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Those who read the book or visited the exhibition about "The Girls of Room 28" know: Evelina was born in Prague in December 1930, deported to Theresienstadt in July 1942 and lived in Room 28 until she was deported to Auschwitz-Birkenau in December 1943. There she was quartered in the so-called Family-Camp Auschwitz-Birkenau and was a child of the Children's Block organized by Fredy Hirsch. She witnessed the fatal 8/9 March 1944, when Fredy Hirsch died and almost all the people deported from Theresienstadt in September 1943 were murdered, up to 4000 people. Evelina survived Auschwitz-Birkenau and the working-camps Stutthof, Dörbeck, Guttau. After having gone through terrible experiences she was liberated by the Russians in Guttau, now Poland.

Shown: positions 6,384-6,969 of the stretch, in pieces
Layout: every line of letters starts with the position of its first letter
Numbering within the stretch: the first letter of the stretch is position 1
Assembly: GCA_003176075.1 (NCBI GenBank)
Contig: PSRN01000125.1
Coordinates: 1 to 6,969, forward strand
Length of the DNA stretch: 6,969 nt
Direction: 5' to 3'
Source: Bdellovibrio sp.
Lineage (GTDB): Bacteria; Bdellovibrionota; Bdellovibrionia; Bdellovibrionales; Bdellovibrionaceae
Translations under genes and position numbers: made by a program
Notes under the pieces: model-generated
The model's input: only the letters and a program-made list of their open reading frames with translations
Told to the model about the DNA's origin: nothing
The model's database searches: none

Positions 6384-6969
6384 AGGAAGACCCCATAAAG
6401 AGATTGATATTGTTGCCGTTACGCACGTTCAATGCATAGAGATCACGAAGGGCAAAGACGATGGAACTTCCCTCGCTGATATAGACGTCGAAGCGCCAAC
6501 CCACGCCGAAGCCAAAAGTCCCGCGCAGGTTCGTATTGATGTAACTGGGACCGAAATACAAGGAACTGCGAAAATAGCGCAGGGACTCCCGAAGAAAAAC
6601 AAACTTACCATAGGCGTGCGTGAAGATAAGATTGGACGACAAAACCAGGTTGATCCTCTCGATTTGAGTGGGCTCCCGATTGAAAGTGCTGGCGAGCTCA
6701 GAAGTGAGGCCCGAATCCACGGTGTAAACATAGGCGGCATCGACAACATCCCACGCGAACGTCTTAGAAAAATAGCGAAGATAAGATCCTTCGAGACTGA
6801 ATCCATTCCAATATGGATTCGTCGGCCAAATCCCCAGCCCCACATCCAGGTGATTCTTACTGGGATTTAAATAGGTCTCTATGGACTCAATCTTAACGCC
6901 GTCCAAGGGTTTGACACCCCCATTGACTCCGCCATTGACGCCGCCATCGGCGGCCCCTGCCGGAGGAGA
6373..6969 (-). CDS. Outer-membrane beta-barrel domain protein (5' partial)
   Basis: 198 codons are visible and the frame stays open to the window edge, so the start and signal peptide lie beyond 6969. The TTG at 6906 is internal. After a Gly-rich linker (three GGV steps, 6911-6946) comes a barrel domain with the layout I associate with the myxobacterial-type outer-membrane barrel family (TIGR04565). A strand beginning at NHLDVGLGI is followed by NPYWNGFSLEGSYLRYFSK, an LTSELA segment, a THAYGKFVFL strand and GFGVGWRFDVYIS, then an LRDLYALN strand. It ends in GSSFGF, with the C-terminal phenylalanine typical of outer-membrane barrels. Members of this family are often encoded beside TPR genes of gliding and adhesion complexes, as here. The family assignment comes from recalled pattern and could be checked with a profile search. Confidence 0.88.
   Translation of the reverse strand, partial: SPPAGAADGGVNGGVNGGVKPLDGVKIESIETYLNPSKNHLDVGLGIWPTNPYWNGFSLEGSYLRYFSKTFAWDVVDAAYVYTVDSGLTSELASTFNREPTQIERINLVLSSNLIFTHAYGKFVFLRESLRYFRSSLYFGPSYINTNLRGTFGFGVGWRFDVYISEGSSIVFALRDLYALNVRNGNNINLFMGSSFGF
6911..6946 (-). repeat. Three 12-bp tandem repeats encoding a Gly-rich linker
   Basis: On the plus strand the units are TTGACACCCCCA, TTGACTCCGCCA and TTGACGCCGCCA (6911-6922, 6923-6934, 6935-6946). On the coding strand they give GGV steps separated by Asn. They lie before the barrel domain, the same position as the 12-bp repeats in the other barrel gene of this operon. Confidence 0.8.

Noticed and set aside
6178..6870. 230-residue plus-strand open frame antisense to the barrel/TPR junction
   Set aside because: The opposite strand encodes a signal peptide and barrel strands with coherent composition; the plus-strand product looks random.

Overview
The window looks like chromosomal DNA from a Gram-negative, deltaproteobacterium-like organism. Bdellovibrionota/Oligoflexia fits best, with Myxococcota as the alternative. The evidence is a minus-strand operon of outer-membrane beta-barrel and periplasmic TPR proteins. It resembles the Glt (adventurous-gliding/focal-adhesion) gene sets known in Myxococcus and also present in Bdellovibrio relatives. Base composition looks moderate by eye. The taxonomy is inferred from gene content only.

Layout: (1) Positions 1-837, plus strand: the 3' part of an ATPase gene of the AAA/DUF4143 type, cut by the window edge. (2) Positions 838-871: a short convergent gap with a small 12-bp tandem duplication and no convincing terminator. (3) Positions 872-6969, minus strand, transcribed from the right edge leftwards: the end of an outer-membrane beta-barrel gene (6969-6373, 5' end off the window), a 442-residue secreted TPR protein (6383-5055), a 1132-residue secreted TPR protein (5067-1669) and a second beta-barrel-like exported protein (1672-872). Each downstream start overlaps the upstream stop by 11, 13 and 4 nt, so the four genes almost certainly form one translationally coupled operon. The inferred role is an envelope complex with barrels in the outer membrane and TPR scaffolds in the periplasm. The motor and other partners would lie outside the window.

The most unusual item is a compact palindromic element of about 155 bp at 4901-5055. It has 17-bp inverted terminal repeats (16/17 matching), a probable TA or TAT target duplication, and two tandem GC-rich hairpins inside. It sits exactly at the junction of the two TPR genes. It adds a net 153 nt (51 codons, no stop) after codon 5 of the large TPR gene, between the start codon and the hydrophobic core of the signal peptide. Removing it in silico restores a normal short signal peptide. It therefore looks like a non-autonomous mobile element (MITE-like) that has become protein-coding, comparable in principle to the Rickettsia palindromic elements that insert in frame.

Most biographies of survivors end their report with the liberation, not Evelina's. Her fate took an extraordinary turn when, iin a first-aid train of the Russian - she was in very critical health - she encountered the medical Doctor Mer. He decided to offer her a home in Leningrad. And so it happened. In September 1945 a totally new life begins for the 14 years old Evelina - as adoptive child of Dr. Mer and his wife in Leningrad, now Sankt Petersburg.
Evelina has lost all her family. Her home-town Prague became the symbol for the good part of her childhood and a synonym for all she has lost and all she longed for over many years.
Evelina, aged 85, is now living in Prague again.